Wage liens are an old remedy to injustices committed against workers who are not paid their wages. Currently NDLON-California and the Wage Lien Coalition are organizing to pass the California Wage Lien Bill.
The CA Wage Lien was initially introduced two years ago in the Assembly as AB 2517 (Eng, D-Monterey Park), but did not gather the necessary votes to pass and died in the Assembly floor, due to the efforts of the California Building Industry Association (CBIA) and its coalition.
“Last year there were only 4 or 5 organizations behind the Wage Lien Bill and it didn’t pass because of opposition from banks, mortgage company brokers and big business interests,” said Charlotte Noss, Skadden Fellow of The Legal Aid Society-Employment Law Center.
This year there are at least 26 legal organizations, work centers and labor unions backing the bill including The Legal Aid Society, the California Immigrant Policy Center, the Clean Carwash Campaign in LA and the California Labor Federation.
Currently, the Mechanics Lien Law exists as a method to ensure that only construction workers are adequately compensated for their labor. With this, construction workers who are owed money can go to the county reporters office and file a lawsuit, which will hold the owner liable for wages not paid—making it hard to sell that property.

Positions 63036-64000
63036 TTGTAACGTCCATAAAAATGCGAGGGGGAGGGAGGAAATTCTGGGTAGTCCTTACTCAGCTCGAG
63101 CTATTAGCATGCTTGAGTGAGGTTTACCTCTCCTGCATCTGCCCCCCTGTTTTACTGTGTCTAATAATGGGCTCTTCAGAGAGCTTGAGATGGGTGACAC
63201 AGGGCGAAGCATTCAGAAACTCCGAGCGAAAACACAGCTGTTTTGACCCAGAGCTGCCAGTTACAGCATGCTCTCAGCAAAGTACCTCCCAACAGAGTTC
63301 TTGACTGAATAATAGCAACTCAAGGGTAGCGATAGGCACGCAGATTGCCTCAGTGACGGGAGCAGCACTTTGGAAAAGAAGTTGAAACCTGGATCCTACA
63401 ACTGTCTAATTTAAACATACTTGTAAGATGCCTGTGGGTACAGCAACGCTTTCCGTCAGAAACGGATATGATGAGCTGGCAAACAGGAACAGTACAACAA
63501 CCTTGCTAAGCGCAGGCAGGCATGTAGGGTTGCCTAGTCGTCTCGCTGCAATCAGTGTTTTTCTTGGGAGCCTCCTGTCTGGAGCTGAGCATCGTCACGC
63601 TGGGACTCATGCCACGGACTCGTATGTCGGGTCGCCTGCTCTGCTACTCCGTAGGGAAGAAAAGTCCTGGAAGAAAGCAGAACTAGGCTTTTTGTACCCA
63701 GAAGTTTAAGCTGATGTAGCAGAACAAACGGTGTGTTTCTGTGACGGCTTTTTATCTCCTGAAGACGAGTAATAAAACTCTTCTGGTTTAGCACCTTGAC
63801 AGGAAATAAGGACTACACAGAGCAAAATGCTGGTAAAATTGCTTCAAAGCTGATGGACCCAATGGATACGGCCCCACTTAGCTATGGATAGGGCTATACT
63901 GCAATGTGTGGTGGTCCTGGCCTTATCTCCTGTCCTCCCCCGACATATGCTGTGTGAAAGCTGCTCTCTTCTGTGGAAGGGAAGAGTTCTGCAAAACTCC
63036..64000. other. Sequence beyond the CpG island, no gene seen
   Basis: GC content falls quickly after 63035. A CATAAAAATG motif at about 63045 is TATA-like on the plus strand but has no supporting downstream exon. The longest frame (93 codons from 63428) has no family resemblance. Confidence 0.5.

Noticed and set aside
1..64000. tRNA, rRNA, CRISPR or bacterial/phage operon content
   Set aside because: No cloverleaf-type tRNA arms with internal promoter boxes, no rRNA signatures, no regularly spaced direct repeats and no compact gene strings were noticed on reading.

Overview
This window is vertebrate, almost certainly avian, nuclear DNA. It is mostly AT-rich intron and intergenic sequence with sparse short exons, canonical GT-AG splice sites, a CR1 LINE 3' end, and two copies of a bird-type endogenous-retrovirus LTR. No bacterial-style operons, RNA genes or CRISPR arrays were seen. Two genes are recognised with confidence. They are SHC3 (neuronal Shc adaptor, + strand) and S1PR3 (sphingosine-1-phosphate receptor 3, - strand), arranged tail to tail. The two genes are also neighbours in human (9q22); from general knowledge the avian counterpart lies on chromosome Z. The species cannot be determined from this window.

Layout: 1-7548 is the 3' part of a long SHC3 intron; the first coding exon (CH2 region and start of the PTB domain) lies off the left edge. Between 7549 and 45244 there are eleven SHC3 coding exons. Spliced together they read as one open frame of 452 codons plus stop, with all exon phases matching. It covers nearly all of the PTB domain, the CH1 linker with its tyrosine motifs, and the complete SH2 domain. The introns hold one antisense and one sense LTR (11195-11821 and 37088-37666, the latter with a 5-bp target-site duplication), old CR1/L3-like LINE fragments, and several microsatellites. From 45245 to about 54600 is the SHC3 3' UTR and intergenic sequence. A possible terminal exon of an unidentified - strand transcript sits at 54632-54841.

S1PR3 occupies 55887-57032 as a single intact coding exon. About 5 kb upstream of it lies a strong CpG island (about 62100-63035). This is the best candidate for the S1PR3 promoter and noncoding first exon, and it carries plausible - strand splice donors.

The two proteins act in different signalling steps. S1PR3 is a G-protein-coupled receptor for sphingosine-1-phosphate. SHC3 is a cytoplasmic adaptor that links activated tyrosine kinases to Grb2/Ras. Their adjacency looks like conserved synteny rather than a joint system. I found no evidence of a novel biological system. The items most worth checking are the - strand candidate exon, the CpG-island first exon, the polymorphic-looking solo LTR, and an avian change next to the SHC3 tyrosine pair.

Also, Mechanics Lien Law only allows 90 after the work stops to file the lien, and 90 subsequent days to file an action to enforce it. This lien does not include penalties for unpaid wages and applies only to the property where the work was done—not the employer.
The new CA Wage Lien Bill will expand on the Mechanics Lien allowing workers from all industries to file a lien without an attorney. It will also give the worker one year to file a lien and another to litigate if wages are not paid. The lien will apply the owner’s property and all property related to work, and will collect unpaid salaries, penalties, interests, and attorney fees.
In San Francisco, no group since “Grupo Unido” which closed in 2009 has been formed to defend day laborers in a practical and legal manner. “The Grupo Unido Clinic opened 25 times per year. In the beginning they only took on 4 or 5 cases per year, and then took on about 20 per year. In 2009 $130,000 were recovered in unpaid wages for day laborers and between $80,000 and $90,000 dollars in 2008,” said Jose Ramirez, member of the San Francisco Day Labor Program and former collaborator of Grupo Unido.
According to Noss, the most impactful strategy against opposition is for workers to go to Sacramento to tell their stories and testify with legislators. The CA Wage Lien Coalition is currently looking for a legislator to author the bill.
By Marianella Aguirre